Kuznetzov-Zalmanson was born in Israel in 1980, a year after her father reunited with her mother upon being released in an exchange of Operation Wedding prisoners for three Soviet spies in US custody. Her mother had been released in 1974 in a Soviet-American prisoner trade that took place in Berlin.

The couple had met in 1969, after Kuznetzov was released from seven years in prison for making public political statements and publishing samizdat, or dissident, material. Then 29, Kuznetzov moved from Moscow to Riga, Latvia, where he met Zalmanson, a 25-year-old student active in the dissident and Zionist underground. They married in January 1970, and soon connected with a secret group in Leningrad that wanted to hijack a plane.

Most members of the group eventually backed out, but Kuznetzov and Zalmanson pressed on as the leaders of the Riga contingent. Kuznetzov served as the operational leader, while Zalmanson, who recruited her two brothers to the operation, worked as the organizer and face of the movement. They knew the dangers, but saw no other way to bring their struggle to light.

Israeli activists dramatize Sylva Zalmanson's imprisonment in the Soviet Union by protesting in a cage with a sign that reads, "Zalmanson, the people are with you." (Courtesy of Anat Kuznetzov-Zalmanson)

Israeli activists dramatize Sylva Zalmanson’s imprisonment in the Soviet Union by protesting in a cage with a sign that reads, “Zalmanson, the people are with you.” (Courtesy of Anat Kuznetzov-Zalmanson)

“If they had not denied us the right to leave Russia, we would have just gone to Israel and not thought of hijacking a plane,” Zalmanson says in the film project’s promotional video.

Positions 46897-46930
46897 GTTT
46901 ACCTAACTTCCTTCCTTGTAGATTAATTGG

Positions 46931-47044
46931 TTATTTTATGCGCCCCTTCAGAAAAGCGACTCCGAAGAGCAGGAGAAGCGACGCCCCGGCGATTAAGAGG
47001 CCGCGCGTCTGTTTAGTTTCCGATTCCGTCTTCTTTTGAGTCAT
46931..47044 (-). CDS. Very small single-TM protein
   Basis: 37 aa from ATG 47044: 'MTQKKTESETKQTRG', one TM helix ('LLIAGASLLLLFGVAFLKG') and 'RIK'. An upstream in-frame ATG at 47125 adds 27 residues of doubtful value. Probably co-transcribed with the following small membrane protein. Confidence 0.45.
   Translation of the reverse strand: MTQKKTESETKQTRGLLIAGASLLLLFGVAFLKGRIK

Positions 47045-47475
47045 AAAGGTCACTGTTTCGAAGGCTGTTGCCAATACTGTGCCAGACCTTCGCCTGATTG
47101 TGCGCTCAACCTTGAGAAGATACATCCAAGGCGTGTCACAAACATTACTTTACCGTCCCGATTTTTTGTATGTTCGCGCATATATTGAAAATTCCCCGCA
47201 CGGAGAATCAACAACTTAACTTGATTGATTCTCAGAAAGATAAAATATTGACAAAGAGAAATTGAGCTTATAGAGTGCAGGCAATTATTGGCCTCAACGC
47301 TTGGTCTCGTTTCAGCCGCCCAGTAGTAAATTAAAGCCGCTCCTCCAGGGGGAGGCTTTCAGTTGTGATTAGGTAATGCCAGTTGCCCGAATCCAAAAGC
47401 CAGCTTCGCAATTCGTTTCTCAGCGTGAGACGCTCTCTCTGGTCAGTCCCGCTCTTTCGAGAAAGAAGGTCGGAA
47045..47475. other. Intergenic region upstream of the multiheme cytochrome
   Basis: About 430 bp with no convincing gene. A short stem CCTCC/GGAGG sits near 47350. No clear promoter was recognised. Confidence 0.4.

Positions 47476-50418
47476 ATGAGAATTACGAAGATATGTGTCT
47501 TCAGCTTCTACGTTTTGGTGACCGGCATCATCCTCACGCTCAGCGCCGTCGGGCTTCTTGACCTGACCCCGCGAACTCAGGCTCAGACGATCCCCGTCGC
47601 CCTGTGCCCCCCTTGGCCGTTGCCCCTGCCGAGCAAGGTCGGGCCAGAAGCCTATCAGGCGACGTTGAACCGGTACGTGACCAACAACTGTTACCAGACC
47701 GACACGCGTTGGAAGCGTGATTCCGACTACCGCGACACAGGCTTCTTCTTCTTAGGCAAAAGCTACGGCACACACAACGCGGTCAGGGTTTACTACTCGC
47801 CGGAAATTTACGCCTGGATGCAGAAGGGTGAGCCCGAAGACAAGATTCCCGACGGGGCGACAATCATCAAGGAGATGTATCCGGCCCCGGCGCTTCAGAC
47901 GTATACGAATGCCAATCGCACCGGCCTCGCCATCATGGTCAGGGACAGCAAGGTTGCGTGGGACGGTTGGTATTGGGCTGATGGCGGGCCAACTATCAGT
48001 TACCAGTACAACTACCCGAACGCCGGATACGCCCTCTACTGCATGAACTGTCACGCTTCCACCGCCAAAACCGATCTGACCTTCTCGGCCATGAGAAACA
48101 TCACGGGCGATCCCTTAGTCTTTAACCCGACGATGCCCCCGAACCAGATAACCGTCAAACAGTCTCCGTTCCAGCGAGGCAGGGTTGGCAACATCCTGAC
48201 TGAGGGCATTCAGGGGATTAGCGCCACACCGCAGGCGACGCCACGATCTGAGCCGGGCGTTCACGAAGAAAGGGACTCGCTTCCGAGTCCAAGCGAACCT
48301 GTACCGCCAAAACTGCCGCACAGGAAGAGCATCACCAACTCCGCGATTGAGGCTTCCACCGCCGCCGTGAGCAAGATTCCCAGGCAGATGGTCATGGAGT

“In any case, they will arrest you,” Kuznetzov remarks. “OK, so you receive 15 years . . . It’s better to continue and hope it will be a big scandal.”

In the end, the would-be hijackers never made it onto the plane. Some were arrested at Leningrad’s airport, and others were caught in the woods nearby. Zalmanson was the only woman to go on trial, receiving 10 years of hard labor, including six months in solitary confinement. Kuznetzov’s sentence was death, but in late 1970, it was commuted to life in a maximum-security prison. It was later shortened to 15 years.

Although the trials were closed, word got out, leading to international protests that influenced the Kremlin to commute the prisoners’ sentences.

By the time Zalmanson made aliya to great fanfare in September 1974, 56,000 Soviet Jews had already been allowed to immigrate to Israel. (A total of 163,000 made it out during the 1970s). She quickly became a central figure in the struggle for Soviet Jewry and prisoners of conscience, fighting for the release of her husband and all the other dissidents. In 1976, she carried out a 16-day, one-woman hunger strike outside the United Nations.

Ironically, Zalmanson did not remain married to Kuznetzov for long after his release and arrival in Israel in 1979. The couple divorced in 1981, just a year after their daughter was born.

“When you think about it, nine of the 10 years of their marriage, my father was in prison,” said their daughter. “Both of them had strong ideals and were strong warriors. They were good together when it came to that, but not so much when it came to actually living together.”

As Kuznetzov-Zalmanson grew up in Gan Yavne, her mother worked as an engineer. Her father served as the editor of Vesti, the largest Russian-language newspaper in Israel. Her parents remained involved politically, but on a much smaller scale than before. Now 68, Zalmanson still lives in Gan Yavne, and has become a successful artist. Kuznetzov, 73, is a successful author and lives in Motza Illit.

“To older Russian Jews, my parents are rock stars, but most Israelis and Americans don’t know who they are,” the filmmaker said. “They changed history, and I’m trying to preserve it.”